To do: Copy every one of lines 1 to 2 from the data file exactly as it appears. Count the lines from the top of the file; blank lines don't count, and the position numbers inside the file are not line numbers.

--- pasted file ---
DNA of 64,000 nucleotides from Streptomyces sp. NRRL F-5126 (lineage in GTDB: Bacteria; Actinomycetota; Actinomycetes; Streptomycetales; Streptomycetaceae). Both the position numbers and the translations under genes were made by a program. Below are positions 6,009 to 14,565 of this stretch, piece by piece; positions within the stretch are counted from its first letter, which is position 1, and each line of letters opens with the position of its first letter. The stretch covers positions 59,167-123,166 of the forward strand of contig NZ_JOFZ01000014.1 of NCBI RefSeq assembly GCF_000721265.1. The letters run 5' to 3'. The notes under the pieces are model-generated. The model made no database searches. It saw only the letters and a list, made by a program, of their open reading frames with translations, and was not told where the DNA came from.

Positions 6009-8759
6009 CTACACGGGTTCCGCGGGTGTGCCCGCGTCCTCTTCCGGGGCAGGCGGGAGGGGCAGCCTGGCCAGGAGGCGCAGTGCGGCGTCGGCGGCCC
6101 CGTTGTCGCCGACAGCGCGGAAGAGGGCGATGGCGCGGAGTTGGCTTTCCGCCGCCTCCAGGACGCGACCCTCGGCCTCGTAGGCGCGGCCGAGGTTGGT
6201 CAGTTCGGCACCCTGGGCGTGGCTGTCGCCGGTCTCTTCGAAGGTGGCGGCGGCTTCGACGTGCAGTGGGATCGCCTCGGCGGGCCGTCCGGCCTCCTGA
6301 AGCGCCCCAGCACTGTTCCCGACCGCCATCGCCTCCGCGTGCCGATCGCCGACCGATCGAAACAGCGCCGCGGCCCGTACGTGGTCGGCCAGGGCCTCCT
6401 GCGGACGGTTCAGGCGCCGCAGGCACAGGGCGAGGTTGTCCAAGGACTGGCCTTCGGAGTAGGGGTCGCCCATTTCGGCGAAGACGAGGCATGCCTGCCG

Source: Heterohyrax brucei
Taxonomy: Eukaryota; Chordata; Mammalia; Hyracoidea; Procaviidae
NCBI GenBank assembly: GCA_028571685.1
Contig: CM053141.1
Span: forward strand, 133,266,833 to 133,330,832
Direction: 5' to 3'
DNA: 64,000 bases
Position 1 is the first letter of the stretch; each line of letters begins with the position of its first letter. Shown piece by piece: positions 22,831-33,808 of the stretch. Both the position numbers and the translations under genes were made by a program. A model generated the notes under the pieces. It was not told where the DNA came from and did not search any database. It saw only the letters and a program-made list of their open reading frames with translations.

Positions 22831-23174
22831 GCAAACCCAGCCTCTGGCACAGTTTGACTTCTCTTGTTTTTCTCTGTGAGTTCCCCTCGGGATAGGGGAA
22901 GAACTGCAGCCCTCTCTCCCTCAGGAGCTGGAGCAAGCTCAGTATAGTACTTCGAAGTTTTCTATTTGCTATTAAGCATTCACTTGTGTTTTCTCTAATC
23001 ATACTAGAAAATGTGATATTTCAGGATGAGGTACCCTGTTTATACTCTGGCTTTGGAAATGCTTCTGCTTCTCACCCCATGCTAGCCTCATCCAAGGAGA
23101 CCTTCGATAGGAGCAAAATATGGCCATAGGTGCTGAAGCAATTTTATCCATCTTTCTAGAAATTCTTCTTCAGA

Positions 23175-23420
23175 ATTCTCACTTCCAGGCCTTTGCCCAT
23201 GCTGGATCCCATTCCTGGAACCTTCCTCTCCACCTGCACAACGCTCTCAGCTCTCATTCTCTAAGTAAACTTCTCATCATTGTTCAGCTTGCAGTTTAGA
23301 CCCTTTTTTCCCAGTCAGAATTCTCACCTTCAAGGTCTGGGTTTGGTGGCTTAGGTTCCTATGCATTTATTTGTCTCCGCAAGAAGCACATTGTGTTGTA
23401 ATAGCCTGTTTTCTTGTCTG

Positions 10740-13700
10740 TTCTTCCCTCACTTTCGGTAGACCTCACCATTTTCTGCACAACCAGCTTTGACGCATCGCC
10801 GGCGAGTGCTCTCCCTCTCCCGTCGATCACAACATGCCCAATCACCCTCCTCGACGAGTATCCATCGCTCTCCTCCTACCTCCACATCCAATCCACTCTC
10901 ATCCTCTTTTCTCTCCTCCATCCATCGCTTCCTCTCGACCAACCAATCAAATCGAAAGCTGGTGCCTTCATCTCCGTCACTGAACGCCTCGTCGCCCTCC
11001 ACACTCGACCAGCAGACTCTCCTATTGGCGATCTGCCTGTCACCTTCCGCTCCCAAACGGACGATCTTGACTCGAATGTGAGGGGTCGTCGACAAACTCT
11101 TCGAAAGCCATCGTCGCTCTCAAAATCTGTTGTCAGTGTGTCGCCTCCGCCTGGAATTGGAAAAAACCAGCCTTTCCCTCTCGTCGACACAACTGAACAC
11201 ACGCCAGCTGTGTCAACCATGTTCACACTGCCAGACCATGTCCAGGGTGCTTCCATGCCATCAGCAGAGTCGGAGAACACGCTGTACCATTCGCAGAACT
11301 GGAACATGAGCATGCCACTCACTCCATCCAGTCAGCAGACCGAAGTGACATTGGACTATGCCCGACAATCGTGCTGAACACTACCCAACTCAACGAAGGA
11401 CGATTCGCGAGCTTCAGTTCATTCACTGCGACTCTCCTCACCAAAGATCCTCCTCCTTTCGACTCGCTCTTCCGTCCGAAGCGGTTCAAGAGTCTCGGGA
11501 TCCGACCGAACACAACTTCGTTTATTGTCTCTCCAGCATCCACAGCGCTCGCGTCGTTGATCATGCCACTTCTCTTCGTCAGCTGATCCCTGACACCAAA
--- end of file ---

DNA of 64,000 nucleotides from Streptomyces sp. NRRL F-5126 (lineage in GTDB: Bacteria; Actinomycetota; Actinomycetes; Streptomycetales; Streptomycetaceae). Both the position numbers and the translations under genes were made by a program. Below are positions 6,009 to 14,565 of this stretch, piece by piece; positions within the stretch are counted from its first letter, which is position 1, and each line of letters opens with the position of its first letter. The stretch covers positions 59,167-123,166 of the forward strand of contig NZ_JOFZ01000014.1 of NCBI RefSeq assembly GCF_000721265.1. The letters run 5' to 3'. The notes under the pieces are model-generated. The model made no database searches. It saw only the letters and a list, made by a program, of their open reading frames with translations, and was not told where the DNA came from.

Positions 6009-8759